Below are six signs that can help you to differentiate general joint pain from pain due to arthritis.
1. Stiffness in morning
One of the hallmark signs of early onset of arthritis is morning joint stiffness that lasts for 30 minutes to one hour. Initially stiffness decreases with increased movement as the day progresses. But as the disease progresses, stiffness lasts for a longer time with increased period of inactivity.
2. Minor tenderness and joint swelling
Inflammation is a characteristic feature of arthritis. Inflammation causes the joints to become tender. Mild swelling is seen around the affected joint which subsides as the inflammation reduces.
3. Pain on touching
Due to swelling and inflammation, the affected joint becomes painful. Pain can be excruciating, burning or radiating. Often the swollen joints turn sensitive and are painful on touch.
4. Reduced range of motion (ROM)
Every joint can be moved to a defined limit through bending and stretching. This is called the range of motion that helps us to perform our activities of daily living.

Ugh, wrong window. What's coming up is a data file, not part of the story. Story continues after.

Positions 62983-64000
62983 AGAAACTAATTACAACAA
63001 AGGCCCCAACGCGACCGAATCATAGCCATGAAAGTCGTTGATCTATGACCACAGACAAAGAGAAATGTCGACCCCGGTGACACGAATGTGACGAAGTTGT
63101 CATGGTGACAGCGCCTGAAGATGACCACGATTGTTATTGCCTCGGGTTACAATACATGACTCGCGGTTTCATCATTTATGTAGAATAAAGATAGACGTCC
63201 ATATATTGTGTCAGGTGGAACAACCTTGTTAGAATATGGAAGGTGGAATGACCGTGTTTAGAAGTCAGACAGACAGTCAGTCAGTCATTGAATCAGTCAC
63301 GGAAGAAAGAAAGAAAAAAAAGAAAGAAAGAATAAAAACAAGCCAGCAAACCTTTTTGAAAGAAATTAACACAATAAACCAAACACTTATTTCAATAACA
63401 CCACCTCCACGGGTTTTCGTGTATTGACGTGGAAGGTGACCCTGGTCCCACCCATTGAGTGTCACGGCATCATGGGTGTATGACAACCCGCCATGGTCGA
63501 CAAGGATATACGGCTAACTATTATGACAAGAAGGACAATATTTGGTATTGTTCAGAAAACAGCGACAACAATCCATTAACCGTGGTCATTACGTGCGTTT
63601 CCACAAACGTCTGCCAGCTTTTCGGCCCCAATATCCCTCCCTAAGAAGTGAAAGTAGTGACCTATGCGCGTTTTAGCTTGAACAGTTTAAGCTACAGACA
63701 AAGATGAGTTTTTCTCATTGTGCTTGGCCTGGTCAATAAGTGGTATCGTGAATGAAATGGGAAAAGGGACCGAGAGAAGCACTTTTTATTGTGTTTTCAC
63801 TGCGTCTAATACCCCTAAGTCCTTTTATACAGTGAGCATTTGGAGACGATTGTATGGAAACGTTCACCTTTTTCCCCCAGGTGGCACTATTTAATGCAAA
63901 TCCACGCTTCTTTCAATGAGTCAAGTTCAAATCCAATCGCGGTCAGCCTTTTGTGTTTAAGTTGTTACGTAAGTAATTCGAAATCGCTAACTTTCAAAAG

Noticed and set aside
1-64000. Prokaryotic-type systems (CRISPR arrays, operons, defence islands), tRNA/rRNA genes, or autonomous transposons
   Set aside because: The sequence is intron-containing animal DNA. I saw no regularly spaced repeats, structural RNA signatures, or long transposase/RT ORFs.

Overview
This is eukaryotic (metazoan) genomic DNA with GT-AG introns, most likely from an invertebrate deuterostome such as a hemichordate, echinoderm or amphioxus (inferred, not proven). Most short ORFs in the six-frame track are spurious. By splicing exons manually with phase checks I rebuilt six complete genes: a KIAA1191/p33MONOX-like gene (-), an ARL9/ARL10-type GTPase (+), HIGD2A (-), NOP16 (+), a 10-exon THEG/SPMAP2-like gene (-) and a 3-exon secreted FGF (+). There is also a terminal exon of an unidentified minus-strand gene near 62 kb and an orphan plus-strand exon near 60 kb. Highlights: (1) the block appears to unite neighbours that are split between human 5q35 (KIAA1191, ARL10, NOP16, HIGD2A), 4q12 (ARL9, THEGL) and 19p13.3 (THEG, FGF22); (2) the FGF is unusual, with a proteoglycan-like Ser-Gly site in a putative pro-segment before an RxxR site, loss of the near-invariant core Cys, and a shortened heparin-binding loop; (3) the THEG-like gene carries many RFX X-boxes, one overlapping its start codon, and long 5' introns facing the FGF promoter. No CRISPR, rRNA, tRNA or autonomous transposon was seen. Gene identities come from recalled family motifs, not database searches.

In the early stages of arthritis this range of motion gets affected. Due to stiffness and swelling, you may find it difficult to bend or straighten your joints normally for performing daily tasks. The ROM may be reduced for one or more joints.
With mild inflammation, if you experience numbness, tingling sensation or cracking sound from your joints, it could indicate arthritis. Inflamed tendons in hands and feet build up pressure on the nerves causing numbness and tingling.
Inflammation also causes damage to the cartilage, allowing the joints to grind against each other as you move them.
6. Unusual fatigue
General fatigue is common with muscle or joint pain. But, with early onset of arthritis, you might feel fatigued very often, even before the symptoms of painful swelling and reduced range of motion occur. You might have flare-ups of symptoms followed by fatigue, which, in the initial stages, may come and go.